The Terracotta Warriors were a replica of Emperor Qin Shi Huang’s army, constructed to protect the emperor in the after life.   This mimics the backward beliefs of the Egyptian Pharaohs who believed that their emperors would need goods, dresses, and jewelry in the afterlife.  Such absurd thinking was never prevalent in India even in those centuries, when India already had the benefit of the Upanishads, Vedas, and Buddhist teachings.  However, such – or similar – nonsensical thinking among Chinese military planners has continued to the present day. The Chinese leaders continue to alienate all their neighbors and the rest of the world, while projecting smiling faces, dyed black hair, and western suits and ties.  To believe China is to be fooled by China.  And astonishingly, even though the Terracotta Warriors are a sign of the fatuousness of Chinese emperors and Chinese thinking, the present Chinese continue to claim the “greatness” of those warrior sculptures, as if claiming the greatness of their past emperors, who really were apparently boneheaded, means that they, themselves, are great.

The Intransigent Walls of China

Over the past 65 years, China has erected psychological walls with all its neighbors.  First, China shut itself from the world while it carried out internal purges.  Today, China has walls of intransigence with Japan, Philippines, Vietnam, Malaysia, Singapore, and India.  With Russia, the relationship is hot now and cold now – though the recent closeness of Russia and China is a cause for alarm to the Free world.  With the West, China still carries grudges from 115 years ago when the eight-nation alliance[3],[4]sailed up the Yangtse River, bombing embankments, and occupied the Imperial Palace in Beijing, defeating the Boxer Rebellion that had gained momentum by killing missionaries and Christians.  China did not see this as a military defeat, but as a humiliation, as if every defeat is a humiliation.  But, these walls are not easily broken, as China is emotionally entrenched in them.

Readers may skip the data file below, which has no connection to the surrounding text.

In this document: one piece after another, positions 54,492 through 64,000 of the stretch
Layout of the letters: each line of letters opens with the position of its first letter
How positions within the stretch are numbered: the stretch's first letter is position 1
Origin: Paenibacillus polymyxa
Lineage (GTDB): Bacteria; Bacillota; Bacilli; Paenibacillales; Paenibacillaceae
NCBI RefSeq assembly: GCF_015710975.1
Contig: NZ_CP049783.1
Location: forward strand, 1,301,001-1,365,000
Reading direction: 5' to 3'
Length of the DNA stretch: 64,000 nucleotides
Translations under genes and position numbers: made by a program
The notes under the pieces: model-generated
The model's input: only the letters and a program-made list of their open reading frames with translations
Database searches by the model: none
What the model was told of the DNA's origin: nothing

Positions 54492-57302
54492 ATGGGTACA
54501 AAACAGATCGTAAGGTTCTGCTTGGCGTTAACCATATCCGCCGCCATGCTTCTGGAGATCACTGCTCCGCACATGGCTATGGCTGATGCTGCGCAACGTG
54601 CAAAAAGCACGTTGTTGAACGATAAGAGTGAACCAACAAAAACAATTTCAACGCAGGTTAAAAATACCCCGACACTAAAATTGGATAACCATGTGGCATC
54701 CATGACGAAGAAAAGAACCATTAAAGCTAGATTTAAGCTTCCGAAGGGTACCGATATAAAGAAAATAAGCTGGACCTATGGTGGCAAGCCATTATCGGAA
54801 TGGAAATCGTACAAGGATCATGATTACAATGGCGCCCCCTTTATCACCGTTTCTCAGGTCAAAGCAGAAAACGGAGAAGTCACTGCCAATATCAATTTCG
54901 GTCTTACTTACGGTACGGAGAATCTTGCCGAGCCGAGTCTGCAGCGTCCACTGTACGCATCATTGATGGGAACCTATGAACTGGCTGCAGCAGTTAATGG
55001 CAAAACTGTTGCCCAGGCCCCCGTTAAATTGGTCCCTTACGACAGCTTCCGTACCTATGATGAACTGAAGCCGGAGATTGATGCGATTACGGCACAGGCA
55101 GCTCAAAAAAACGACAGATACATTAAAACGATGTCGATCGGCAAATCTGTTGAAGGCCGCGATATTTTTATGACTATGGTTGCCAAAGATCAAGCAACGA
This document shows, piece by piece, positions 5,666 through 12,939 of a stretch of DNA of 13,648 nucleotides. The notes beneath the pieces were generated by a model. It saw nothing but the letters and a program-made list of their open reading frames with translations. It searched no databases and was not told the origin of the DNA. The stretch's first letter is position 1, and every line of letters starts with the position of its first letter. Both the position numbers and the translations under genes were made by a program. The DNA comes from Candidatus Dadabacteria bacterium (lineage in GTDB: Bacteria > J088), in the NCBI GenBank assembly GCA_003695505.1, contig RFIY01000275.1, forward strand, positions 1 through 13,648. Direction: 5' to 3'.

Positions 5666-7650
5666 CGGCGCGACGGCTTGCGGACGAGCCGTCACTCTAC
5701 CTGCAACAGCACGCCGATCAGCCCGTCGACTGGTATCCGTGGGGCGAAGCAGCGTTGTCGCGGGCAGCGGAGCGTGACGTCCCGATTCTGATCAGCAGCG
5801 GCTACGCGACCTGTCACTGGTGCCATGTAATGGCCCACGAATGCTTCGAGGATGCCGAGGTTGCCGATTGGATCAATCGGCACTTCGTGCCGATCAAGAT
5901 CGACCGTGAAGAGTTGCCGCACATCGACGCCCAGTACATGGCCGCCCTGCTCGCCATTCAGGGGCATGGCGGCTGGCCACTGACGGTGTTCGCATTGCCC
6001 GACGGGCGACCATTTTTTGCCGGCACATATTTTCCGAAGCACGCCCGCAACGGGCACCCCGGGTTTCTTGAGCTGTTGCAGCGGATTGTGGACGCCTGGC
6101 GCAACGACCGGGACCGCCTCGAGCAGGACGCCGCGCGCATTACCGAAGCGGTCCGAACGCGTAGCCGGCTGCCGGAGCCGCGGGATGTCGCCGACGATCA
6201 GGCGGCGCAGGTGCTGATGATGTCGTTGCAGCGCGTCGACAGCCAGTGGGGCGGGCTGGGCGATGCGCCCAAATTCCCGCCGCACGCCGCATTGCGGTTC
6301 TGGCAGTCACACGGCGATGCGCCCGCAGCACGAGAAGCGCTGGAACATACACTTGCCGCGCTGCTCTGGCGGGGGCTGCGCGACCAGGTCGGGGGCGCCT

For no major reason – except for land grab – in the same tone as barbaric emperors of ancient times – China has taken inflexible and obstinate positions over territory in the East and South China Seas, and along the Indo-Tibetan border.  This reflects nothing but the ominous signal that its “emperors” – the present day leaders — are once again asinine in their approach to the realities of existence on Earth.

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The present-day battle with Japan over Senkaku is partly about the grudges of World War II, though China brushes under the carpet that its own leader, the eccentric Mao, sent 70 million Chinese to their death during the great famine.  For China to resurrect the issue of Japanese behavior is to forget that the invasions of the Japanese helped to weaken the colonial grip across India, China, and East Asia, leading to the ultimate freedom of these countries.  There is always some good in virtually everything.

This brings to perspective the bizarre embalming of the body of Mao Tse Tung, with the equally eccentric belief that they can make Mao Tse Tung live forever by doing so.[5]

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The views expressed are of the author and do not necessarily represent the opinions or policies of the Indian Defence Review.

About the Author

Dr Amarjit Singh

is an independent security analyst.